Sunday, 6 September 2015

Integrating TFS with Jenkins

Hi Everyone,

As you all know I'm no great fan of TFS. Since I last talked about TFS things have improved somewhat.

Let me tell you a brief story.


Two weeks ago I was doing a very quick engagement for a utility company, mostly to help out a friend more than anything. The engagement was only for three days. As they had no CI capability I set up a Jenkins box and tried to integrate with the Bonobo Git server on the same box. Jenkins failed check it out the code...we think because certificates needed to be set up. Due to time constraints we got approval to move the code to a private GitHub repo. Problem solved.


Just this week, at my latest engagement (in the same building I'd just left 3 weeks earlier but that's another story!), I was confronted with a TFS server and a request to set up a CI build. I recommended Jenkins and Git. I expected they would take more convincing to move away from TFS as a build server, however fortunately they did their own research and came around to my thinking that TFS as a build server is just not as good as Jenkins. The difficult part was that private GitHub repositories would not be allowed in this corporate environment. (This corporate is very behind the times!)


We struggled for a couple of days to setup a git repo we could control in the (overly locked down) dev environment that we had been given. In the end we abandoned this endeavor...we tried all manner of things, even a git backed repository in TFS 2013...just too hard.

I thought I'd take another look at the TFS plugin for Jenkins and was very pleased to see that it has recently been through a major rewrite. Version 4.0 of the plugin was released on August 27th, 2015....and it works!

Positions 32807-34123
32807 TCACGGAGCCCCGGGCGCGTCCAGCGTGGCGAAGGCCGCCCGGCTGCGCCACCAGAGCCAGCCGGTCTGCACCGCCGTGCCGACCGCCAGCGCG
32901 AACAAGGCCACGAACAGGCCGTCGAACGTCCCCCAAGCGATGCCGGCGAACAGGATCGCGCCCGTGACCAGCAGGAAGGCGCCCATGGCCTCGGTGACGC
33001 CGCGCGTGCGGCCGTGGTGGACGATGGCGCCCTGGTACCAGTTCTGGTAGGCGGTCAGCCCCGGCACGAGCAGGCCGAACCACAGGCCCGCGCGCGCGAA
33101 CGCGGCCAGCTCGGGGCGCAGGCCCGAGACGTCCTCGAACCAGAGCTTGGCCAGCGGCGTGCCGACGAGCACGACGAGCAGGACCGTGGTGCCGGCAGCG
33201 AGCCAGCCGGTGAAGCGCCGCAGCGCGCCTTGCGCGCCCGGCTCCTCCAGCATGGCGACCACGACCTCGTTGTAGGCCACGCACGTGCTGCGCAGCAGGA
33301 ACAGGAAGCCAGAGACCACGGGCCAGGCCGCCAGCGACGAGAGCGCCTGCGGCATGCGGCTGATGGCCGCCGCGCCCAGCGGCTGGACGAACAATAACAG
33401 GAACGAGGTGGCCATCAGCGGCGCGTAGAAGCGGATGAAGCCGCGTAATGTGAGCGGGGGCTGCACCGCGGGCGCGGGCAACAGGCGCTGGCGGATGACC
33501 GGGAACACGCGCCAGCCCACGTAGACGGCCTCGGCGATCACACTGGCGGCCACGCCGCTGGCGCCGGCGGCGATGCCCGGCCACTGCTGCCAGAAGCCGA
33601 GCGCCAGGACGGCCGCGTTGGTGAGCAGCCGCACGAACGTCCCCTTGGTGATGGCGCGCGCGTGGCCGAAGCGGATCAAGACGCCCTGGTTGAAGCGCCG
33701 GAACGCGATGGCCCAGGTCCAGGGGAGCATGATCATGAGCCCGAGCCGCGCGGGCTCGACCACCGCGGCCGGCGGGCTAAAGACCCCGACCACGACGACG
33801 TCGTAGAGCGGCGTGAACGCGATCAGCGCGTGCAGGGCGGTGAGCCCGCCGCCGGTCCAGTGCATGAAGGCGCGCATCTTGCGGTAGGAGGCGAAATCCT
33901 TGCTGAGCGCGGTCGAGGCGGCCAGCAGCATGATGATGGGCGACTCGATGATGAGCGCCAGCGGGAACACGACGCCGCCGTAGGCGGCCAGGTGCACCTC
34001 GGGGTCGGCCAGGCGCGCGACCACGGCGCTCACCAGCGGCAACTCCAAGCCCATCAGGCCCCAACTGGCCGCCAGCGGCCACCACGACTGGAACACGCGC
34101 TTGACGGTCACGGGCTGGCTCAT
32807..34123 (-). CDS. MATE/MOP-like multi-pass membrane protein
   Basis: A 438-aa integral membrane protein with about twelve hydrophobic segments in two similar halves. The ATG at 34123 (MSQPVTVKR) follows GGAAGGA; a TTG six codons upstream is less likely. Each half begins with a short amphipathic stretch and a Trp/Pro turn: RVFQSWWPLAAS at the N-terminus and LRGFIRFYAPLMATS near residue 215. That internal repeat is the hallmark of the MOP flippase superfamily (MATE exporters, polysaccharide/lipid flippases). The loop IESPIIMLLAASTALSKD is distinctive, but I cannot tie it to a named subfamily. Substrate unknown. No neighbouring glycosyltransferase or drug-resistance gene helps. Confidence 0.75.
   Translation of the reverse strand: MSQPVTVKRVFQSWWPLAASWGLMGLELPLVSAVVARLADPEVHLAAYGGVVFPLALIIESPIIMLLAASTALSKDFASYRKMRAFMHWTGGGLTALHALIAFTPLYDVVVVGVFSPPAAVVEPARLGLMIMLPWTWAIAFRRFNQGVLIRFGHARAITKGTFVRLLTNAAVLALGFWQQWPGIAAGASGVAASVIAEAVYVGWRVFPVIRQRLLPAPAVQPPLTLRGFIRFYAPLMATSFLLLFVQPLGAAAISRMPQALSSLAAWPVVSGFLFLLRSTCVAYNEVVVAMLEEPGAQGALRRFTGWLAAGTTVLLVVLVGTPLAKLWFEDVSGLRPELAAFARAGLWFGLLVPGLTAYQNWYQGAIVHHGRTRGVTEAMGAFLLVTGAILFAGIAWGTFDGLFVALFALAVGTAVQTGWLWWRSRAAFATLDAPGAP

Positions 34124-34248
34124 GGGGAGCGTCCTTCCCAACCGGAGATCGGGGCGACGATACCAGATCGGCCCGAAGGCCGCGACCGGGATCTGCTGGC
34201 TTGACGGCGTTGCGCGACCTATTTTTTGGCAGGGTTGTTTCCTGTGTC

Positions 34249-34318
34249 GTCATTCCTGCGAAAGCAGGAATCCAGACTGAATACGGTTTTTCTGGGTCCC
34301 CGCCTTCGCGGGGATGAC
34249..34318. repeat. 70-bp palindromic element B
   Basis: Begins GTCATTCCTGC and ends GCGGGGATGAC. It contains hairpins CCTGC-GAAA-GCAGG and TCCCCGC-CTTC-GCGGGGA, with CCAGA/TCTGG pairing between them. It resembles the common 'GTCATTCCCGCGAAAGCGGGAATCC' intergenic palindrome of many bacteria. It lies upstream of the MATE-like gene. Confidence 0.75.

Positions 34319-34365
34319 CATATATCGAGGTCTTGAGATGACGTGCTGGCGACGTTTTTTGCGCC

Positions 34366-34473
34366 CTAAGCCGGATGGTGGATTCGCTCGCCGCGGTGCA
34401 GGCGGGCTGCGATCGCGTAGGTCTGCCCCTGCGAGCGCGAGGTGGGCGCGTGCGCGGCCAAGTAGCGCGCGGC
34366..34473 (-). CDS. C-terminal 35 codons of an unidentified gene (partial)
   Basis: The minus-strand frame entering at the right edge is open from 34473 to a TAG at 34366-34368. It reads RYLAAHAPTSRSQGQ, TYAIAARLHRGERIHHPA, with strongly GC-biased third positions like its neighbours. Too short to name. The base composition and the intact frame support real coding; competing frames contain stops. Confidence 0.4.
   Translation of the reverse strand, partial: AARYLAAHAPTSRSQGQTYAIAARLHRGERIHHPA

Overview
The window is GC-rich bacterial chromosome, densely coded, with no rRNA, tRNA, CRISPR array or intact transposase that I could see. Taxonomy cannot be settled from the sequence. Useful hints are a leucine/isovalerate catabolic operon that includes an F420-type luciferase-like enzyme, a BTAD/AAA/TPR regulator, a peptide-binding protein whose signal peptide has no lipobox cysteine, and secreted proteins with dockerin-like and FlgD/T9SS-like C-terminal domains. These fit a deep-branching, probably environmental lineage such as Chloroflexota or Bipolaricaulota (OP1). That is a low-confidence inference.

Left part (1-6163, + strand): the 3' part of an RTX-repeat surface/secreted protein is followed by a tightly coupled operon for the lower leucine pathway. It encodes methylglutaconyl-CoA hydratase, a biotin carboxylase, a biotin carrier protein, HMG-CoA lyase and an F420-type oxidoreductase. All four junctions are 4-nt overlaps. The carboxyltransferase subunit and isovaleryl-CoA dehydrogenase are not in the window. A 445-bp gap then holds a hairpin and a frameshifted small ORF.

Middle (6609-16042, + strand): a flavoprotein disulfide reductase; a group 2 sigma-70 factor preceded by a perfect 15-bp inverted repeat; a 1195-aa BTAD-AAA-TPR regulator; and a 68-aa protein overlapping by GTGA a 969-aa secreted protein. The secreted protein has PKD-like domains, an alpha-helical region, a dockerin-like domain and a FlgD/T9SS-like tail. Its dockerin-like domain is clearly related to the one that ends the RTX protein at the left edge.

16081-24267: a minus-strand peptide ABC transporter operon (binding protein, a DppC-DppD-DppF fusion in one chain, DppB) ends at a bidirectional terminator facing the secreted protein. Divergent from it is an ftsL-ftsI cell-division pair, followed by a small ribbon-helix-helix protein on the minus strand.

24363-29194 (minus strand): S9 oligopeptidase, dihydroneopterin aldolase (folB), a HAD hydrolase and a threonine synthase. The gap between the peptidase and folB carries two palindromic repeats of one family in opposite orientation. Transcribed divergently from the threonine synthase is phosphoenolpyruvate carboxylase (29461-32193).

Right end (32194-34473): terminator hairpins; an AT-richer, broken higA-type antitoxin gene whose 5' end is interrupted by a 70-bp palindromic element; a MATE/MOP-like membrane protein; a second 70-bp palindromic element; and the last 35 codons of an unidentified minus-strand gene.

The trick is to get the settings "just so".

  1. In the job config select the Team Foundation Server option from the Source Management section.
  2. In the Server URL field enter https://<tfs-server-name>:<port>/tfs/<collection-name>
  3. In the Project path field enter $/path/to/root/of/my/solution
  4. In the User name field enter the user name that has access to TFS
  5. In the User password field enter the password associated with the user name

I didn't enter anything else.

Points to note:

  • The Server URL has to be html escaped. So, for instance my <collection-name> had spaces in it, so My Collection Name becomes My%20Collection%20Name. If your <tfs-server-name> or <collection-name> has other special characters they will also have to be correctly escaped.
  • The User name doesn't have to be an email address. In my case it wasn't.

If you don't get the above settings correct (I initially didn't know I had to include the collection name), you'll probably get an error such that it can't find a SOAP endpoint.

Get it correct, however and BAM! your Jenkins workspace will be populated with your source code.

Now it is easy integrate Jenkins with TFS such that you can get the code out of TFS and work with it in a Jenkins build.

Hopefully this has been helpful to someone out there. Let me know in the comments. I always like to hear your feedback.

Till next time...


  1. BAM! indeed. Just had this happen after an upgrade to TFS 2015 and we mistakenly thought there was a problem with the Jenkins TFS plugin itself.

    Thank you for running this issue down, bud. Really thought I was going to have to write a script to pull code down into a shared drive or something goofy :)

  2. Thanks Michael. Always great to hear feedback. Glad it helped.

  3. Glad to be reading this!
    I just got it to work too. Say - do you have any experience / example of getting TFS to work with the scripted Pipelines in Jenkins?

    1. Hi Carl,

      Thank you. I am still feeling my way with TFS and Jenkins.

      I am yet to use scripted pipelines. I'll be writing another post over the weekend that talks about the setup we have evolved to: being able to deploy any labelled version to a target environment with a parameter oars build.

    2. Splendid! That would be an interesting read too.
      Big thanks!